Hillary Clinton’s unsecured home server is filled with secretive emails- gems of information that have proven a number of suspicions that people have had regarding the Libyan and Iraq campaigns. Revelations that throw the governments involved into severe disrepute. They have revealed that France had a strong national interest in reducing Libya to rubble, that Bush and Blair had planned to provoke an Iraqi invasion a year before it occurred- orchestrating many of the “reasons” for invasion, and thatHillary had been aware of Libyan rebels conducting what amounted to ethnic cleansing– and allowed it to continue anyway.
It turns out that these were not even the most controversial of her secret emails (or that they were not considered to be controversial until people started putting two and two together).
The US government has given the most interesting of Hillary’s emails the label of “Top Secret”, the first time any of her emails have ever been given any level of classification.
The classification was necessary because her emails would have caused “exceptionally grave” damage to national security if they were disclosed according to the State Department.
AP claims that Intelligence officials had told them that some 37 pages were being withheld. The documents that won’t see the light of day are so-called “special access programmes” – clandestine projects, that include the likes of drone strikes or government spying.
Hillary’s campaign has called the decision “over-classification run amok” in a statement, saying that the emails had not been marked classified when they were sent and that they should not have been withheld. Her campaign has been accused of putting US security at risk for the use of an unsecured computer system.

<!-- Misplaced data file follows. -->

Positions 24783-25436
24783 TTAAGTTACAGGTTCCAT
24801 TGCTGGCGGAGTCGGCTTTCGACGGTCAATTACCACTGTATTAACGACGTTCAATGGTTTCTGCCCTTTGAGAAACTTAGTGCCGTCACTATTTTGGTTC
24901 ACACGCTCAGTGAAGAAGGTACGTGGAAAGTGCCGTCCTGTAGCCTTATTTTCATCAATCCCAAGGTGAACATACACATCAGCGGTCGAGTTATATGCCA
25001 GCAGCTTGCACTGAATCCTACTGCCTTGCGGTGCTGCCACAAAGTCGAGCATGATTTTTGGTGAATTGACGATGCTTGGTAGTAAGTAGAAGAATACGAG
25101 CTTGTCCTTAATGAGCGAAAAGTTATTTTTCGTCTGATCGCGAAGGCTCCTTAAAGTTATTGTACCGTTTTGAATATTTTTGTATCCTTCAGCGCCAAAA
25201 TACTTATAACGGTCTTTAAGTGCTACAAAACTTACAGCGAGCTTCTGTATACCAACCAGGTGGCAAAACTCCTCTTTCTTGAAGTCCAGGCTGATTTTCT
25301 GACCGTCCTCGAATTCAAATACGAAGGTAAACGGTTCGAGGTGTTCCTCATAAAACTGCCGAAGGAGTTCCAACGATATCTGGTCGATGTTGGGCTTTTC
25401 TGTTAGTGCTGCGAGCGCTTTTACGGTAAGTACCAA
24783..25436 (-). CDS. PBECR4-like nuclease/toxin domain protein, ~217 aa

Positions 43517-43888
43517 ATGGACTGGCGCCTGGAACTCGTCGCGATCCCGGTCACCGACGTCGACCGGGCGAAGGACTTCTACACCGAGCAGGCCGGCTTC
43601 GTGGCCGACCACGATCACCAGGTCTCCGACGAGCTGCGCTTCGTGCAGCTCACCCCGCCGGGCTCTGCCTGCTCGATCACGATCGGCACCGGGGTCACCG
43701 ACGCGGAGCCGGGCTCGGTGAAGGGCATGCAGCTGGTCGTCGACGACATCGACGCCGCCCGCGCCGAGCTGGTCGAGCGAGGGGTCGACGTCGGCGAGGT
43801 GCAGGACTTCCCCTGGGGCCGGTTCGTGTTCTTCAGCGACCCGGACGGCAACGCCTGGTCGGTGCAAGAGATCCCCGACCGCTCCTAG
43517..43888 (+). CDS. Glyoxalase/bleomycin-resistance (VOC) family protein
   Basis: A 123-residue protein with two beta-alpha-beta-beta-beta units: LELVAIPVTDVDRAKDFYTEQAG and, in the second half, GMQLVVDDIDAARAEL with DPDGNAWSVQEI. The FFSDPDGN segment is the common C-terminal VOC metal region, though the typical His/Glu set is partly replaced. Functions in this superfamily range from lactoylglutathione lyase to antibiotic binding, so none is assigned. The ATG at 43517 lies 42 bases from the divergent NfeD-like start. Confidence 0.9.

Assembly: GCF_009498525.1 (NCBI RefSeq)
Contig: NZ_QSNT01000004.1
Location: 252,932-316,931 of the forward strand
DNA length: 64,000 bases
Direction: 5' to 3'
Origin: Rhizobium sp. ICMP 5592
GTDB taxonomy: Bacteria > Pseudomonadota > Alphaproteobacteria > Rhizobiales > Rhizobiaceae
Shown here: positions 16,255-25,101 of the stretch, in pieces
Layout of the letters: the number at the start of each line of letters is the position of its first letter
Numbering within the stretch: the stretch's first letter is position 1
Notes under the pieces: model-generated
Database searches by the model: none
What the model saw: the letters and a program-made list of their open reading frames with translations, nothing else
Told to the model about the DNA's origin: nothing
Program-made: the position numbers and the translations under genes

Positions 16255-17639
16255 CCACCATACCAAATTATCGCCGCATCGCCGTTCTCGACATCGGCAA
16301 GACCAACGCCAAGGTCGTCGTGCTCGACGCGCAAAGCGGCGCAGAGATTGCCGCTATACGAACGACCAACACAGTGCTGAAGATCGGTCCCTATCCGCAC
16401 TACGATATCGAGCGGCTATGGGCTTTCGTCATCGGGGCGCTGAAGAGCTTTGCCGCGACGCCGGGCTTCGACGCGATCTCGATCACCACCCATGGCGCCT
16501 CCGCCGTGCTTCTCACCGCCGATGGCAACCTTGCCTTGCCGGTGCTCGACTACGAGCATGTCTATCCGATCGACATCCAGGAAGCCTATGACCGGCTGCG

While some sensitive emails had been redacted, “Top Secret” emails would not be released at all.
Another round of emails will be released on Friday, with 7,000 emails still awaiting release. State Department officials claim that they need more time to read the emails before they can be released- the recent snowstorm has been blamed for setting their efforts back.
The final batch to be released is scheduled to be revealed on the 29th of February, after the Iowa caucuses and the New Hampshire primary. The court-mandated dead-line required all 30,000 emails to be published by the end of January, and the State Department was given eight months to review and publish them before the Feb 1 Iowa caucus.
Jason Leopold, the journalist who filed a Freedom of Information Act lawsuit that triggered the release of the emails, suggested in a legal argument that the State Department had not provided evidence of the need to delay the completion of the review by an entire month.
“State believes that the Clinton email team’s time is better spent working to correct the problem and complete production of the Clinton emails than … to investigate an oversight that occurred months ago,” officials wrote in court filings, dismissing the call to explain why so many pages of email were neglected until just before the deadline